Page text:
Fermi National Accelerator Laboratory has named Patrick Huber, department head of Virginia Tech’s Department of Physics, as one of its four new Fermilab Distinguished Scholars.
The two-year appointment in an inaugural program by the Batavia, Illinois-based laboratory, part of the U.S Department of Energy’s Office of Science, will bring Huber and one or two graduate students of his choosing to the lab for research into theoretical physics. Huber said he will visit the lab June 1-15 and then later in the fall for another two weeks. The accompanying students have not not yet been selected.
“I have been a strong advocate for Fermilab’s neutrino program since the early 2000s, and thus, it is very natural for me to spend some extended periods at the lab,” said Huber of the Virginia Tech College of Science.
“I was delighted to learn that Patrick will be one our inaugural Fermilab Distinguished Scholars,” said Joe Lykken, deputy director of Fermilab. “I have known Patrick for many years as one of the world’s leading neutrino theorists. He has worked closely with neutrino experimentalists and helped to develop the leading simulation tool for neutrino oscillation experiments. His presence at Fermilab will be a big intellectual boost towards maximizing the exciting physics potential of our present and future efforts towards understanding the mysteries of neutrinos.”
According to Lykken, his primary mission with the scholar program is to strengthen connections between Fermilab Theoretical Physics and Astrophysics groups and the wider U.S. particle-theory community. He also wants to increase resident theoretical expertise in targeted physics areas to support the lab’s experimental program. “During the term of their appointment, they have the same research opportunities and support infrastructure as Fermilab scientists,” stated a lab announcement.
Huber’s fellow appointees hail from the University of Illinois at Urbana-Champaign, the University of Washington, and State University of New York at Buffalo.
Huber’s invitation came after an outside advisory group, consisting of six prominent theorists representing the U.S. community, recommended him as an outstanding candidate, according to the lab.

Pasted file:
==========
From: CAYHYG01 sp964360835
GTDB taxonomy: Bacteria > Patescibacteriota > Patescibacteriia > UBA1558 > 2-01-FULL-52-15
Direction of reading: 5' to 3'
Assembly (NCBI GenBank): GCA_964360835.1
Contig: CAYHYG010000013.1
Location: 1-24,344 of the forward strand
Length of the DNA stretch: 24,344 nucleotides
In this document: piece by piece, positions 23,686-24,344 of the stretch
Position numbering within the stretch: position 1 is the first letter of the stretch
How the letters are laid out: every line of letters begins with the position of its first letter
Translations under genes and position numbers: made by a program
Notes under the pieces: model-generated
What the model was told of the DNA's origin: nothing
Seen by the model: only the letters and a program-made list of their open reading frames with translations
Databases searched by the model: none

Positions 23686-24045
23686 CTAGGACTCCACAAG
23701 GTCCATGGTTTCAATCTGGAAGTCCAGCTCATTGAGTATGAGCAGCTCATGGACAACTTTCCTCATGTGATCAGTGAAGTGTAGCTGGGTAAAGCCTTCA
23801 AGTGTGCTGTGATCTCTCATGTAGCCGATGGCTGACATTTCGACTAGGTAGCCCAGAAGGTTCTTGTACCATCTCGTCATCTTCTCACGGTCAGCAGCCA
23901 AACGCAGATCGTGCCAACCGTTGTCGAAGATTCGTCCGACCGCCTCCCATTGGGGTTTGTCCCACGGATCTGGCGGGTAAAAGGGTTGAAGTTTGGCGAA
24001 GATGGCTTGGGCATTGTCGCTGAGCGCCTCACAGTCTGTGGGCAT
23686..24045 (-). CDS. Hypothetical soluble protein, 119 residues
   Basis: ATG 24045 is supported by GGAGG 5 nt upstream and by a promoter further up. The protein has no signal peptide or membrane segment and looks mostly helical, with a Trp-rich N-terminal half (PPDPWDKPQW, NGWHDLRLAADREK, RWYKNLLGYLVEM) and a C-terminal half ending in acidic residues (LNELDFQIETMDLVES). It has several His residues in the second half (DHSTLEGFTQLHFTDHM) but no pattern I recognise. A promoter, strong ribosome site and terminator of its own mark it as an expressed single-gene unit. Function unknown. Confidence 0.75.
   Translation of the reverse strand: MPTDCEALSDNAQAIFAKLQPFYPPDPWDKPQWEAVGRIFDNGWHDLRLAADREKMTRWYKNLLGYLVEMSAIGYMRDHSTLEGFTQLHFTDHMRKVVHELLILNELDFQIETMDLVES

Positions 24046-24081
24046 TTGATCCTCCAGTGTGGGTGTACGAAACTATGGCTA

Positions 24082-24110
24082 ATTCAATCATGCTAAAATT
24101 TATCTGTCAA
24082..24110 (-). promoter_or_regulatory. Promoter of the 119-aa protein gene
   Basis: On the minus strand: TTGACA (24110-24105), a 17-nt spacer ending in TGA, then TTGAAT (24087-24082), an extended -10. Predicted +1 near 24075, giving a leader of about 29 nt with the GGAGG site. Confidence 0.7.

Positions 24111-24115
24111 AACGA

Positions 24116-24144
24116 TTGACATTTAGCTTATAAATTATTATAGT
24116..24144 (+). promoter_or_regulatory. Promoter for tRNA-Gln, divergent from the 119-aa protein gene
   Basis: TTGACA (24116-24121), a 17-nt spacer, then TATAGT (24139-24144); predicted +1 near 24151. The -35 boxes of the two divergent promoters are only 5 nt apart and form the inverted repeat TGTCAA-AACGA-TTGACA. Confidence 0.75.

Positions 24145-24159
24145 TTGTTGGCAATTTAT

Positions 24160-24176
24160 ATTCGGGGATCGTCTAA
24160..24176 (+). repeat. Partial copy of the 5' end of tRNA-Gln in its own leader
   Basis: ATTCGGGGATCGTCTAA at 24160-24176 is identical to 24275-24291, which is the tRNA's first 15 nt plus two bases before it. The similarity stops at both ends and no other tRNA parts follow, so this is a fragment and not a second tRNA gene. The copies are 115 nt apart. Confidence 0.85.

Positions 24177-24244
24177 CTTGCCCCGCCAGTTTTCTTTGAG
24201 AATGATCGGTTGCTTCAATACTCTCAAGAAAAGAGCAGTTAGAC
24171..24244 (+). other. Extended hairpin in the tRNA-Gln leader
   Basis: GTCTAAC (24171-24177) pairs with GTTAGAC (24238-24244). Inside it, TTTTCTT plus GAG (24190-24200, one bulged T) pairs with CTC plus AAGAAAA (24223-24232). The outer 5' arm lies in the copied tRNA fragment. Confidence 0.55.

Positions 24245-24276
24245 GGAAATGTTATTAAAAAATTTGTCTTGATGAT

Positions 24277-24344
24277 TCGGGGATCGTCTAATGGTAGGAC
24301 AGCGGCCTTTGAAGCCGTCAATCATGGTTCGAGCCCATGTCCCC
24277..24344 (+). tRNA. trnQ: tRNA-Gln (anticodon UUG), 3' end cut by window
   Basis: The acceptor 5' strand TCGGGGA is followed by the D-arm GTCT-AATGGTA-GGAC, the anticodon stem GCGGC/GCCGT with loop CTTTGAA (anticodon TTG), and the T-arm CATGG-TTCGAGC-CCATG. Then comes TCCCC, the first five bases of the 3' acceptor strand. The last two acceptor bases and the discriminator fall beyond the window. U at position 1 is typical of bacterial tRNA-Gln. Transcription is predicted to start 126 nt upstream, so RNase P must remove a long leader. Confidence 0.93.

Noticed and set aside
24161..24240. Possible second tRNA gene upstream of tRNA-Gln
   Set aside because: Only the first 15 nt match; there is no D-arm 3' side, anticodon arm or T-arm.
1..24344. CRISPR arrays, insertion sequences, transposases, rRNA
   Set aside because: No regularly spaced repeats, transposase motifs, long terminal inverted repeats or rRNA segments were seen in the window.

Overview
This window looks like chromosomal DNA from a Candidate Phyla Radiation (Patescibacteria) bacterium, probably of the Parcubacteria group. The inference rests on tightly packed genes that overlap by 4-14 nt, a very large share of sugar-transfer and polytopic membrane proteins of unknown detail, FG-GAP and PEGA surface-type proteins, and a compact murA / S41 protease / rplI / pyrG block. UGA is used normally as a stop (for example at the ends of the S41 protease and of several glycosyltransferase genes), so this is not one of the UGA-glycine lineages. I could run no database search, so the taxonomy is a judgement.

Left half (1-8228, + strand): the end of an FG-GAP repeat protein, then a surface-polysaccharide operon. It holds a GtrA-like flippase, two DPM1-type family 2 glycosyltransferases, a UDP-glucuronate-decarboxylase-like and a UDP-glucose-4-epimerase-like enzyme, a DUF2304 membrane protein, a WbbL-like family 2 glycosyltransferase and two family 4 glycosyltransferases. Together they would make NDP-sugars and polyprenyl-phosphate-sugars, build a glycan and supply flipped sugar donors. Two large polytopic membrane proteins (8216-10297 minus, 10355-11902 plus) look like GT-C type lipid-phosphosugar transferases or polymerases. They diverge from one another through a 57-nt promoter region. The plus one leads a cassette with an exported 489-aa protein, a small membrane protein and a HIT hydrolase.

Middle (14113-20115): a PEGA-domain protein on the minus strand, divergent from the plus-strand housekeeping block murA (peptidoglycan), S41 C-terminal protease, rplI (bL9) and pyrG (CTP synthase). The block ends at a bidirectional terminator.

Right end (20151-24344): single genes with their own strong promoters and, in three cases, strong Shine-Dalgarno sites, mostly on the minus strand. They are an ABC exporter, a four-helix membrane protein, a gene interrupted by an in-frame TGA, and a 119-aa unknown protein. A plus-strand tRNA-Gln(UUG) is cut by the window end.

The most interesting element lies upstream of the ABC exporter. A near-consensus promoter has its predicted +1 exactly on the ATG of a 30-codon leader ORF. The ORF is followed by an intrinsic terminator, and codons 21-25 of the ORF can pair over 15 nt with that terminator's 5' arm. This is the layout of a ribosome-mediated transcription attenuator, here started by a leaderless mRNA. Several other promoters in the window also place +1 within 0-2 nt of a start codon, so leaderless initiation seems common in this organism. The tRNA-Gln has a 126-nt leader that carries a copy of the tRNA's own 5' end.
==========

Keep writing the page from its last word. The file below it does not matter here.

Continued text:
Fermilab is funded by the U.S. Department of Energy’s Office of Science and operated by the Fermi Research Alliance LLC, a partnership of the University of Chicago and Universities Research Association Inc., a consortium of 89 research universities. Virginia Tech is a member of the association, and Virginia Tech President Tim Sands serves on its Council of Presidents and is expected to serve as vice chair in 2017 and chairman in 2018.
Founded in 1967, Fermilab’s mission is to build the world’s most advanced particle accelerators, to dig down to the smallest building blocks of matter, study the farthest reaches of the universe, and seek out the nature of dark matter and dark energy.
Dedicated to its motto, Ut Prosim (That I May Serve), Virginia Tech takes a hands-on, engaging approach to education, preparing scholars to be leaders in their fields and communities. As the commonwealth’s most comprehensive university and its leading research institution, Virginia Tech offers 240 undergraduate and graduate degree programs to more than 31,000 students and manages a research portfolio of $513 million. The university fulfills its land-grant mission of transforming knowledge to practice through technological leadership and by fueling economic growth and job creation locally, regionally, and across Virginia.